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Fiscal talks hobbled by new finger-pointing

Each side accuses the other of refusing to compromise, dashing the optimism that emerged after talks at the White House. The GOP shows more signs of division.

December 11, 2012|By Lisa Mascaro and Melanie Mason, Washington Bureau
  • Speaker John A. Boehner (R-Ohio) heads to the House chamber. "Washington has a spending problem. Let’s be honest — we’re broke,” he said in rare remarks on the House floor.
Speaker John A. Boehner (R-Ohio) heads to the House chamber. "Washington… (Win McNamee, Getty Images )

WASHINGTON — Optimism surrounding secretive high-level budget talks faded quickly Tuesday amid a fresh round of partisan finger-pointing, reducing the chances of a resolution to the fiscal standoff by Christmas.

House Speaker John A. Boehner (R-Ohio) spoke to President Obama by phone late in the evening after presenting a GOP counteroffer.

Republicans, meanwhile, showed further signs of political division. Top members of the party, including former Mississippi Gov. Haley Barbour, said the GOP should accept the president's offer to raise tax rates on the top 2% of Americans in exchange for spending cuts.

"If you have the whole package, I would hold my nose — despite the fact that raising those two tax brackets is bad economics, bad for jobs, is going to hurt the economy," Barbour, a past chairman of the Republican National Committee, said on MSNBC's "Morning Joe." "I would hold my nose to get the other done."

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The Business Roundtable, made up of chief executives from some of the nation's largest companies, shifted from its long-standing opposition to tax rate increases.

"We now feel that the only compromise after the election that's possible is one … of comprehensive and meaningful tax and entitlement reforms," said John Engler, president of the organization. "This is the time for a compromise. It's the principled thing for elected officials to do."

But Republican negotiators continued to hold out for deeper reductions to Medicare, Medicaid, Social Security and other safety net programs than the president has been willing to accept, contributing to the stalemate that could result in a tax increase for most Americans. Failure to strike a deal by Dec. 31, when existing tax rates expire, would result in a $2,200 tax hike for the average American family in the new year.

Tuesday saw a return to the high-volume blame game that has characterized discussions, dashing the brief moment of quiet optimism that emerged after Boehner and Obama met privately over the weekend at the White House.

Each side accused the other of slow-walking negotiations, refusing to compromise until the final hour.

"Now even if we did exactly what the president wants, we would see red ink for as far as the eye can see," Boehner said Tuesday, making rare comments on the House floor. "Washington has a spending problem. Let's be honest — we're broke."

The Senate's top Democrat, Majority Leader Harry Reid of Nevada, countered: "The only thing standing in the way of an agreement is Republicans.... I think it's going to be extremely difficult to get it done before Christmas."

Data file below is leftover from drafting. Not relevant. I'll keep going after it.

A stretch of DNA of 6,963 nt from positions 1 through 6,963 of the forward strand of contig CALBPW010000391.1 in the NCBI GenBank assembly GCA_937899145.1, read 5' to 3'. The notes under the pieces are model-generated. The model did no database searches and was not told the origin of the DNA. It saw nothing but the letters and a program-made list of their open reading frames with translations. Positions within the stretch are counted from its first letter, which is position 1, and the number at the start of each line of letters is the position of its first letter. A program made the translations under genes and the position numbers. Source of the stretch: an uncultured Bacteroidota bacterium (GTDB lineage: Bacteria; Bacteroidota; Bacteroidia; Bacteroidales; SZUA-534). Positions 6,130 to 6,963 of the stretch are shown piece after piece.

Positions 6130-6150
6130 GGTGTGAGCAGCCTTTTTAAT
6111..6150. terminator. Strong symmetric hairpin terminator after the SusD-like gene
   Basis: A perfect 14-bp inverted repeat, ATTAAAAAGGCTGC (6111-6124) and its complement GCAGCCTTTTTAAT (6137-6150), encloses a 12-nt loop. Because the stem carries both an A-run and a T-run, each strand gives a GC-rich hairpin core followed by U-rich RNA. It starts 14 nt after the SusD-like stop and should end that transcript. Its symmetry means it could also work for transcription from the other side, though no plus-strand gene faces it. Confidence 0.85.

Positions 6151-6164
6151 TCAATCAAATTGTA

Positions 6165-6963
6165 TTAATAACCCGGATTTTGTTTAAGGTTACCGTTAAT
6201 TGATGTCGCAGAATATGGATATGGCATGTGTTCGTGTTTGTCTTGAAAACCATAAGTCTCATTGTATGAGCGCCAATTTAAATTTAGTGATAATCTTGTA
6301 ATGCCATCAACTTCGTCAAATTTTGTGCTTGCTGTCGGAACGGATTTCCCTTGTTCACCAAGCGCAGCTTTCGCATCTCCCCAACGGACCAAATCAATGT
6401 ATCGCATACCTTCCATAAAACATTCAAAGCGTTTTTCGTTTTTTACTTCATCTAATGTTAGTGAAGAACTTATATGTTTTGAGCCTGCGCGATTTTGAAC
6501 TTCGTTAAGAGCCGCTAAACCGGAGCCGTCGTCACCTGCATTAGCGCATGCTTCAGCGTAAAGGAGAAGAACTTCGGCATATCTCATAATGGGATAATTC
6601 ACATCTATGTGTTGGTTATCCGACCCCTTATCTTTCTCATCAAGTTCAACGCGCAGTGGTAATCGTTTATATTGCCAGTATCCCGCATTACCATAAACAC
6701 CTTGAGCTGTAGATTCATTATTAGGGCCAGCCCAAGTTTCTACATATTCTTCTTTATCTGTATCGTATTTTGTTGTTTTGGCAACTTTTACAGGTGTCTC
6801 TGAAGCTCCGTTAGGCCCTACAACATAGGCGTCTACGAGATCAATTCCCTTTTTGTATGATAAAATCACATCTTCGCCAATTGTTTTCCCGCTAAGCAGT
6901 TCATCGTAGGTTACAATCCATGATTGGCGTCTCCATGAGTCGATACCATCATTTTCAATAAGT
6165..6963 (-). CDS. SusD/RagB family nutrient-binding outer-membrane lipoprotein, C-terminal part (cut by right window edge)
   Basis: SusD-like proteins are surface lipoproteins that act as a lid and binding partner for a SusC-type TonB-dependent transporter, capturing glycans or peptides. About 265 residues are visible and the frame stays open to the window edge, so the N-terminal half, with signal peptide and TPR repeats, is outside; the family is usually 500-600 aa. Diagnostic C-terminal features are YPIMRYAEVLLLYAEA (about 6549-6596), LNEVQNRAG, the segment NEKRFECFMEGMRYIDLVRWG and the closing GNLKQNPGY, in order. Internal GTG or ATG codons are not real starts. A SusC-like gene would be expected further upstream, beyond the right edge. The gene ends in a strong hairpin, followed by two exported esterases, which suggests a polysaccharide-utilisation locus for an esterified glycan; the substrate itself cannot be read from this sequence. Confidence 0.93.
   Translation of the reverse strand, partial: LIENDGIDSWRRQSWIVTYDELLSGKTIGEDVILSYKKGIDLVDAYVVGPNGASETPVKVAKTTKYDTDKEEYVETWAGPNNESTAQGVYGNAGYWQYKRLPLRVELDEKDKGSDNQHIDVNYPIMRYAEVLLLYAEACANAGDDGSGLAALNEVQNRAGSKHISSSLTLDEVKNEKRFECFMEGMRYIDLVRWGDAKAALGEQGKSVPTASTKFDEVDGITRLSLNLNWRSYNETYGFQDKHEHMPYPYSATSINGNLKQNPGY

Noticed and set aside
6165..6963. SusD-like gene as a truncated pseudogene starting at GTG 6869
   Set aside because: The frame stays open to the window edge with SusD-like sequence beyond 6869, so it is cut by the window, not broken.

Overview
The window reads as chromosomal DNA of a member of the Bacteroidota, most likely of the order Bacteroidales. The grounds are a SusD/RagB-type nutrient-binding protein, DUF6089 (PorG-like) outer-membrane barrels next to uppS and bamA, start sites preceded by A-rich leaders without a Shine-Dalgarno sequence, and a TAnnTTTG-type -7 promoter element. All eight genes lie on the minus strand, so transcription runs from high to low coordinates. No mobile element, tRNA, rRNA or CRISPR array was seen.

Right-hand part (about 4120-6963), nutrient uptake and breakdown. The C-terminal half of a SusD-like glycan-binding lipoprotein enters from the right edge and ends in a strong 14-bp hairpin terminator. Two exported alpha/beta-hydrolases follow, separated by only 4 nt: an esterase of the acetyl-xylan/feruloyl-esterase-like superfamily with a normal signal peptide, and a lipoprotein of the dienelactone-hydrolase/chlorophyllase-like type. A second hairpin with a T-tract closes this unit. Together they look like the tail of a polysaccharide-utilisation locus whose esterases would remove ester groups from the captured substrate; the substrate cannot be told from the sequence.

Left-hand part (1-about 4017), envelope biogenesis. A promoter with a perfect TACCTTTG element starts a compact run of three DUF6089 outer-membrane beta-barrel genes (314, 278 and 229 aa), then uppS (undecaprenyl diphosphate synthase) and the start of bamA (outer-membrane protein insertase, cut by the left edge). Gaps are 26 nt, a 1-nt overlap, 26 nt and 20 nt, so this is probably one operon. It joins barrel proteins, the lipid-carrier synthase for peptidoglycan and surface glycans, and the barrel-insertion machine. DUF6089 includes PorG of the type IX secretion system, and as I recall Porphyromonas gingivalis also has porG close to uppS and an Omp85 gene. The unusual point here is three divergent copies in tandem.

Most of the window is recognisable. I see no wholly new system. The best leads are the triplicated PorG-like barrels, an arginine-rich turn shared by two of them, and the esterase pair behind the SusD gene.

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Details of the new Republican offer were sparse, but some were cheered that at least the two leaders continued talking.

"I remain optimistic," Obama told Barbara Walters of ABC News. "I'd like to see a big package. But the most important thing we can do is make sure that middle-class taxes do not go up on Jan. 1."

The White House on Monday scaled back its request for new revenue over the next decade to $1.4 trillion from $1.6 trillion. The money would come largely from higher taxes on earnings exceeding $250,000 for couples and $200,000 for singles. Obama has also offered $400 billion in spending cuts, mainly from Medicare, with trims to Medicaid and other domestic programs.

Republicans have taken a reverse approach with their $2.2-trillion package suggesting half as much new revenue, which would come from future tax changes, and more than three times the spending cuts.

It was unclear whether that was the amount of the new GOP offer, which a Boehner spokesman said "would achieve tax and entitlement reform." He declined to offer details.

Barbour was the latest of several key Republicans to suggest that their party should prevent the year-end tax increase by agreeing to Obama's proposal to raise rates on wealthier households as part of a compromise.

Top GOP leaders reacted swiftly to hold the line against such sentiments, saying smaller businesses would be hit hard if tax rates rise. Studies show 3% of small-business owners would be affected by the tax increase.

"Big business may support raising tax rates on small businesses, but I do not," said Rep. Dave Camp (R-Mich.), chairman of the House Ways and Means Committee, and a strategist in Boehner's daily budget briefings. "The solution to the 'fiscal cliff' isn't higher tax rates."

lisa.mascaro@latimes.com

melanie.mason@latimes.com

Michael A. Memoli, Kathleen Hennessey and Christi Parsons in the Washington bureau contributed to this report.

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